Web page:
“As the living history museum of 17th-century Colonial and native New England founded with a focus on archaeology, Plimoth Plantation always takes an interest in potentially significant sites of the 1600s,” museum spokeswoman Kate Sheehan said. “While we’re not directly involved in this project, we’re looking forward to learning about the team’s findings.”
The Sandwich Old King’s Highway board was not as receptive to MacDonald. At last month’s meeting, committee member William Collins called claims that potentially significant artifacts would be plowed under, “nonsense.”
MacDonald’s interest was cultivated during his childhood growing up just over the town line in Sagamore, where his family would talk about Sandwich’s rich history and, particularly, Freeman’s links to it. When he heard about NRG’s solar project, he worried some of that history might be lost.
“We don’t know for sure if it’s the site, but it’s certainly worth taking a look,” MacDonald said.
— Follow George Brennan on Twitter: @gpb227.
A gift of flowers, benches and greenery popped up among the political brambles when a volunteer group offered to beautify a scruffy grove across from Sandwich Town Hall.
The news that volunteers wanted to spruce up the unadorned clearing, which is home to the village’s only public restrooms, was little heralded, coming one week before Town Meeting and the town election. The plan came before three of the five selectmen as well as the Old King’s Highway Historic District Committee recently. Both boards passed the plan unanimously.
When it is finished the park will provide a shady rest area for visitors. It will feature small brick patios, benches, flowering hedges, greenery, and bronze signs describing the histories of nearby landmarks, including town hall, First Church of Christ, the Dexter Grist Mill, and Mill Creek, which runs through the property. A bicycle rack is also planned for the park.
The volunteers are members of the Sandwich 375 Committee, which formed to organize last year’s big 375th birthday bash for the town. So successful were their fundraising efforts for the year-long celebration, they had money left over. With the help of several town staff and a cross-section of volunteers from other town advisory boards, the group came up with a design and a name—Mill Creek Park.
“Many visitors walk through Town Hall Square and look at our beautiful buildings but other than seeing them, there is no signage telling them what they are and their significance to our history,” said Cynthia M. Russell, spokesman for the 375 Committee, in her presentation. “Hence, we would like to install two cast bronze plaques, placed near each sitting area at an angle, that tell of the buildings. These signs can only be read from inside the park.”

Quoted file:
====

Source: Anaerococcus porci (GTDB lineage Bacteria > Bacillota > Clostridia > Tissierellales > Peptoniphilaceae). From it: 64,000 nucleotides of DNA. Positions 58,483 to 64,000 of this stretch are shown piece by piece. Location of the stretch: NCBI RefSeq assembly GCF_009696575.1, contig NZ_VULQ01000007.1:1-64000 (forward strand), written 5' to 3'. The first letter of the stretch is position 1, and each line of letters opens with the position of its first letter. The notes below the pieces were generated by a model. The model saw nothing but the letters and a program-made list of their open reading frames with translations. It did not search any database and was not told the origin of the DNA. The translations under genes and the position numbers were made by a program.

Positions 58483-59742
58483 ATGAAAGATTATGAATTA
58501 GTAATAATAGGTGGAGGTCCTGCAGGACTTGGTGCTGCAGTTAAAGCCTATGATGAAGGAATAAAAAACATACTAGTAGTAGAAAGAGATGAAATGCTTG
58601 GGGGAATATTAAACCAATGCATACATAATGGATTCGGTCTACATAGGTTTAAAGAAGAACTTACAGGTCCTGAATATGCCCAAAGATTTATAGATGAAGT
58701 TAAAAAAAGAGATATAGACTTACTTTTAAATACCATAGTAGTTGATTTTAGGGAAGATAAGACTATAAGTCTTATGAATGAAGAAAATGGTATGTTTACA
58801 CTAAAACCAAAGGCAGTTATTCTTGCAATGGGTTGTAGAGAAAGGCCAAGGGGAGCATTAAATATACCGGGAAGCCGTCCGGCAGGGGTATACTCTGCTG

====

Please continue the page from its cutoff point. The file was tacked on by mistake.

The design and planning were the work of many people.
The 375 committee asked Colonial Brass of Taunton to make the cast bronze signs. The coating will develop a green patina as it ages, Ms. Russell said. Two members of the Sandwich Historical Commission wrote the text for the signs.
The benches will look like old-style wooden benches, but will actually be composite material suggested by town engineer Paul Tilton and town planner Blair Haney. David J. DeConto, assistant director of natural resources, also consulted on the project.
BJ’s Lawncare & Landscaping of Forestdale will put the signs and the landscaping in place with the help of volunteers from the Sandwich Chamber of Commerce. Mary Bowker, president of the Sandwich Garden Club, will supervise the planting work. Ms. Bowker, along with Donna and Jeff Kutil of Scenic Roots Garden Center, chose the low-maintenance plants.
“They have selected hydrangeas, summer sweet and winterberry plants for their disease and pest resistance, heat tolerance, and ready adaptation to different soil types as well as their beauty spring through fall when Mill Creek Park is most used by visitors and the community,” Ms. Russell wrote in her presentation.
Tree warden Justin O’Connor suggested that two Norway maples be removed and replaced with Stewartia and two flowering trees.
“Stewartia trees are slow-growing, all-season performers that show off fresh green leaves in the spring, white flowers resembling single camellias in summer, colorful foliage in the autumn, and exfoliating bark in the winter that creates a beautiful spectacle after leaves fall,” Ms. Russell said.
The town will install a watering system that will be needed for only the first few years. After the low-maintenance plants have been established, nature will take over and the watering system will no longer be needed, Ms. Russell said.
“The challenge of planting in the park is significant due to the present lack of water, deep shade, the condition of the soil and long-term maintenance,” Ms. Russell said. “But we believe with the choices of plants, short-term irrigation, enriched plant soil and removal of trees, these plants have an excellent opportunity to thrive and be enjoyed.”
The three selectmen (Susan R. James, Peter M. Beauchemin and Ralph A. Vitacco), who attended the meeting at which the plan was approved, thanked Ms. Russell, the town staff and all the volunteers for their efforts.
“This is a great example of the town and the businesses coming together to leave a lasting monument,” Mr. Vitacco said.
The committee chose Mill Creek Park as the name because it “acknowledges the heritage and beauty of the area by recognizing the historic grist mill and the natural creek upon which the park is located,” Ms. Russell said. “The beautification of this park speaks to our mission statement as it embraces the town’s rich culture, proud heritage and pristine beauty,” Ms. Russell said. “We cannot thank these people and businesses enough because due to their guidance, expertise and spirit of community, the Sandwich 375 Committee legacy gift to the town will truly be a delightful place year-round for residents and visitors to use and enjoy for many years. “
Here’s a brief history of the park area that was included in Ms. Russell’s presentation:
“Mill Creek Park celebrates the historical fact that the Dexter Grist mill was able to operate because the water from the dammed up pond flowed into this creek.